Air New Zealand's wine awards sponsorship questioned
Winemakers are divided on Air New Zealand's involvement in the national wine awards following the airline's decision to appoint a single wine supplier for Koru lounges and economy cabins.
Air New Zealand has held the naming rights for the country's premier wine awards for 28 years, but its exclusive deal with Villa Maria wines has raised hackles in the industry.
Misha Wilkinson, director of Central Otago winery Misha's Vineyard, said it was "totally inappropriate" for Air New Zealand to continue sponsoring the awards.
The Air New Zealand Wine Awards were designed to showcase the diversity of New Zealand wines and Air New Zealand's decision to continue sponsoring the awards after selecting a single supplier for its lounges and economy and premium economy cabins was contradictory, she said.
"The industry is seriously disappointed in Air New Zealand," Wilkinson said.
Misha's Vineyard has competed in the wine awards only once with wines from the vineyard's first vintage entered eight years ago, she said.
Wilkinson said she no longer enters the wine awards because it was not part of the winery's sales strategy.
The winery also did not compete for contracts to supply Air New Zealand.
Wilkinson said she was prepared to comment on the issue because she felt "one step removed" from it.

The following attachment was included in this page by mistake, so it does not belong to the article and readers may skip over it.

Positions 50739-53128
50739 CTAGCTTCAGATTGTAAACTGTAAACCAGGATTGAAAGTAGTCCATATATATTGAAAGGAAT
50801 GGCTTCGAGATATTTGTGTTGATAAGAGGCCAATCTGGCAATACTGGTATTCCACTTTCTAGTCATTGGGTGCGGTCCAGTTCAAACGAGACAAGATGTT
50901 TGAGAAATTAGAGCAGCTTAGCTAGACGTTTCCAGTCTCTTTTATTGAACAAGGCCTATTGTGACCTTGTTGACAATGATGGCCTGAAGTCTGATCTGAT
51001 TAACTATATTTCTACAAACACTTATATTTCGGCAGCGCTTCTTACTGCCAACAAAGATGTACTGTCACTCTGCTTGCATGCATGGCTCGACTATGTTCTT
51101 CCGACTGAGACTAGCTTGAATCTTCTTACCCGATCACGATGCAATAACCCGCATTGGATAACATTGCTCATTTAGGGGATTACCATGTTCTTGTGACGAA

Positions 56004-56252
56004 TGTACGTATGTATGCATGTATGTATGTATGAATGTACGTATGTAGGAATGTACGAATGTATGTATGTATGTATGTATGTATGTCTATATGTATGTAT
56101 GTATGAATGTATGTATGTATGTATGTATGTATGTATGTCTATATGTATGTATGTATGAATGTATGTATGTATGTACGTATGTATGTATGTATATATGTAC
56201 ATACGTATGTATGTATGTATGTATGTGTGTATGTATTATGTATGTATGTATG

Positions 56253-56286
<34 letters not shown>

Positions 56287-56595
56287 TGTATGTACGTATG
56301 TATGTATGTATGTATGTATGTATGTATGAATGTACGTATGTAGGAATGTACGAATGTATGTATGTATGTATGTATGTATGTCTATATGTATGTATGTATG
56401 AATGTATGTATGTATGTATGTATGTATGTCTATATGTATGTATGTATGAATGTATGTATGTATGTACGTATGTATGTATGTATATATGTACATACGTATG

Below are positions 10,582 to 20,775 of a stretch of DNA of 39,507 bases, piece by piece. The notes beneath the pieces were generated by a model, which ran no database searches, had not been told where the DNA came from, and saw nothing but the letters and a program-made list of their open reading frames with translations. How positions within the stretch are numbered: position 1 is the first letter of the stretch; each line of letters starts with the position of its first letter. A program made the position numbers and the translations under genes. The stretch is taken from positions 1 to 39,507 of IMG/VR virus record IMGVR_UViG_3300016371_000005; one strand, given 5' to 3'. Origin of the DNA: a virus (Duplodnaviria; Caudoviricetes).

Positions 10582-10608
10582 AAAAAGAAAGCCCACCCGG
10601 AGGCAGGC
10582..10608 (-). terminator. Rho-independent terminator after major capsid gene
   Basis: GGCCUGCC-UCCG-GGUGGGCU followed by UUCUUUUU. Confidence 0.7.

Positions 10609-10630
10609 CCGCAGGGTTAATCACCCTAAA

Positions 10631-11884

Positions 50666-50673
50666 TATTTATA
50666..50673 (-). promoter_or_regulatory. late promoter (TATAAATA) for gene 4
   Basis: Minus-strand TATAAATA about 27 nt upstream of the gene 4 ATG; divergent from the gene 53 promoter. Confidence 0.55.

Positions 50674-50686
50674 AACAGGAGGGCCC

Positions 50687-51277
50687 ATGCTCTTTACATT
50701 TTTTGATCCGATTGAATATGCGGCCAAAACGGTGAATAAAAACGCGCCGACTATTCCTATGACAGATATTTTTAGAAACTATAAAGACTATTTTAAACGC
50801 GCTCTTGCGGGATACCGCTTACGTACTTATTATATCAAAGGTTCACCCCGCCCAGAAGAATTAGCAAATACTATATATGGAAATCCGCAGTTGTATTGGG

Trinity Hill chief executive Michael Henley said he was undecided whether wines from the Hawke's Bay winery would be entered in this year's wine awards.
If Trinity Hill wines were entered, it would be reluctantly, he said.
Up until this point Air New Zealand had been supportive of the wine industry, he said.
"Only time will tell whether or not they should be sponsoring the awards."
While it was disappointing Air New Zealand had moved to one main supplier, the airline was entitled to make commercial decisions, he said.
Trinity Hill is a past category winner at the wine awards and sold nearly 1000 cases to Air New Zealand for business and economy classes in the past year, he said.
"That type of business has been great for us."
The owner of Marlborough winery Saint Clair Family Estate, Neal Ibbotson, said Air New Zealand was entitled to make whatever commercial decisions it wanted.
"We don't have a problem with it," Ibbotson said.
Ibbotson, whose sauvignon blanc received top honours at last year's awards, said there were a number of winemakers who were upset by Air New Zealand's single supplier decision for the bulk of its wine.
Winemakers Fairfax spoke to said it was their understanding that in order for wines to be selected for business class, they had to be entered into the awards.
An Air New Zealand spokeswoman said when selecting business class wines it would give preference to those which had been entered in the awards, but the airline may approach wineries which did not enter.
The Air New Zealand Wine Awards is organised in partnership with New Zealand Winegrowers and is scheduled for November 21.
New Zealand Winegrowers chairman Steve Green said the association was happy for Air New Zealand's continued involvement and sponsorship of the awards.
New Zealand Winegrowers would not say when Air New Zealand's naming rights contract expires.